MEPs of the European Conservative and Reformist (ECR) Group met in Madrid for their annual Study Days starting on Tuesday, September 26th, to discuss the party’s most pressing challenges in the current legislative session. On the first day, focusing on security and border protection, the panelists agreed that the only way to solve the current migration crisis and keep Europe’s internal borders open is to ensure the external borders are fully protected, calling for a coalition of countries who are willing to defy Brussels’ threats and failed policies.
Moderating the panel, Spanish MEP Jorge Buxadé (VOX) began with some sobering statistics: According to Frontex, over 132,000 illegal entries were registered in the EU in the first six months of the year, which doesn’t even include the recent wave of record landings in Lampedusa. On the other hand, the Commission confirmed that only 20% of rejected asylum seekers have been deported.
Violent crimes, such as assaults, rapes, and murders are also on the rise. “Twenty years ago [Sweden] had the least amount of deadly shootings in the EU. Now we’re at the top,” Swedish MEP Charlie Weimers (SD) said, adding that kids in Swedish schools are being advised to dress poorly to avoid being robbed.
On top of that, as Buxadé noted, the EU is preparing to finalize its new Migration Pact, which will only make the crisis worse by further weakening member states’ ability to protect their borders and forcing them to accept mandatory relocations or pay tremendous amounts to Brussels. “You’ve got the Commission, the Parliament, and the Court of Justice on one side, and reality on the other,” he said.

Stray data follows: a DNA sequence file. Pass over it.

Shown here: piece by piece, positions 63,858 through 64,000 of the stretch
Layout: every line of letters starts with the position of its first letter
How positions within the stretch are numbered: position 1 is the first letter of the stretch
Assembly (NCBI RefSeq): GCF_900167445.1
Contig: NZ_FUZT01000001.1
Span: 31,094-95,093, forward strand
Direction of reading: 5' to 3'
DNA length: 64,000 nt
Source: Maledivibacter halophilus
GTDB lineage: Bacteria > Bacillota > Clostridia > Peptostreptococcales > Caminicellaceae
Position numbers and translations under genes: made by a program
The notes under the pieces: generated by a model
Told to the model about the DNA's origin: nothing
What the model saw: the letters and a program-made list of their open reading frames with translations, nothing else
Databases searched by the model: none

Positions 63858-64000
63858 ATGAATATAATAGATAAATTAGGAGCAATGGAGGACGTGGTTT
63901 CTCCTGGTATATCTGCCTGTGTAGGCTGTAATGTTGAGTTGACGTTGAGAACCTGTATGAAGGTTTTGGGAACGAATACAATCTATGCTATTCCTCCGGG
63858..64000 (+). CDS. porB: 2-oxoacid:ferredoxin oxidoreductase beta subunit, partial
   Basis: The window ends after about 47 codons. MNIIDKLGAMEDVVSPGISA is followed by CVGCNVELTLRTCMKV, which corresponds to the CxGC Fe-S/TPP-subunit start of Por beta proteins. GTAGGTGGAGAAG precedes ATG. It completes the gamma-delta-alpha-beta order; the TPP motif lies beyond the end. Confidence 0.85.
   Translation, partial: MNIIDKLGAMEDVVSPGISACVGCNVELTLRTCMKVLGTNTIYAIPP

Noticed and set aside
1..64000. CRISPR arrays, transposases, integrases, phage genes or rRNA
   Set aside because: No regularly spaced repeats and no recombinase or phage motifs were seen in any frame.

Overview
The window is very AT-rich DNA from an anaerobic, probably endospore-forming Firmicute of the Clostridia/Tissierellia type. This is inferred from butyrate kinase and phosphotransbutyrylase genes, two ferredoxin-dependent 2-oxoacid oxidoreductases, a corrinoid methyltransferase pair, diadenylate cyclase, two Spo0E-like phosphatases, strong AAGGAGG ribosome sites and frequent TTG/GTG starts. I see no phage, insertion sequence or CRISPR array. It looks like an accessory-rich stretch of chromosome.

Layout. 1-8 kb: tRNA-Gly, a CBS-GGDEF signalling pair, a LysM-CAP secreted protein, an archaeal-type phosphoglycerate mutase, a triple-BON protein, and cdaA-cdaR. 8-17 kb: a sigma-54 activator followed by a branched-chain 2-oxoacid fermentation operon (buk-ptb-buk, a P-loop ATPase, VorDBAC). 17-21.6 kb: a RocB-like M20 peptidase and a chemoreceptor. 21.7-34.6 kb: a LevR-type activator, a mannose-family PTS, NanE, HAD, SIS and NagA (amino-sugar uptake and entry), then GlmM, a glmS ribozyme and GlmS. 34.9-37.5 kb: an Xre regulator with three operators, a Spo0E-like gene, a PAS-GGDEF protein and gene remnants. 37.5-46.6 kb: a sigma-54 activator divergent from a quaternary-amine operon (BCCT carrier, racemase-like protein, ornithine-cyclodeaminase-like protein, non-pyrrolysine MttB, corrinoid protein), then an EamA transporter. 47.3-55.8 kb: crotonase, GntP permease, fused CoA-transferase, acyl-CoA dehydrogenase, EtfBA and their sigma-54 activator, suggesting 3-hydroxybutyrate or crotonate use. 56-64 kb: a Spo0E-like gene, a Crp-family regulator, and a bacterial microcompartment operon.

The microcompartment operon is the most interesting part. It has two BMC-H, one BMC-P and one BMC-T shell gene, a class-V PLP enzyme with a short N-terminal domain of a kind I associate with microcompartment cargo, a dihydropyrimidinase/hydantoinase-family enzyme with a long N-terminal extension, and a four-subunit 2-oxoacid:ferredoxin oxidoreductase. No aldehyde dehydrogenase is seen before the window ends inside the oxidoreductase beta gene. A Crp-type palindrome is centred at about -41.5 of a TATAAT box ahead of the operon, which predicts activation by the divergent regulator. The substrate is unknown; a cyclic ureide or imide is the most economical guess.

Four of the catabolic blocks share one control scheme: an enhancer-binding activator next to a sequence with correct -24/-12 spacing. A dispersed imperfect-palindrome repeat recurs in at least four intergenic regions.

No Schengen, no EU
“One of the greatest achievements of our Union is open borders,” Bulgarian MEP Angel Dzhambazki (VMRO) said, explaining that the free movement of people and goods is the backbone of the EU, and the first thing we risk losing by allowing unfettered illegal migration to continue. “It’s not possible to maintain open internal borders without closed external ones.”
The current crisis of Italy being overrun and all its neighbors being compelled to reintroduce border checkpoints clearly shows that the EU’s migration policy has failed as a whole. As Dzhambazki said, referencing Merkel’s famous rallying cry:
In eight years, we went from Wir schaffen das to Wir schaffen das nicht anymore.
Therefore, the EU needs to agree on fundamental changes to its migration policy, and very soon, the MEP noted, outlining the basic strategy to protect external borders.
First, Europe needs to build border walls. A well-equipped and manned infrastructure, “not these Mickey Mouse fences” that can be easily penetrated. Defending the maritime borders is not as simple, Dzhambazki admitted, but the solution is a straightforward one: “We need to push back the boats.”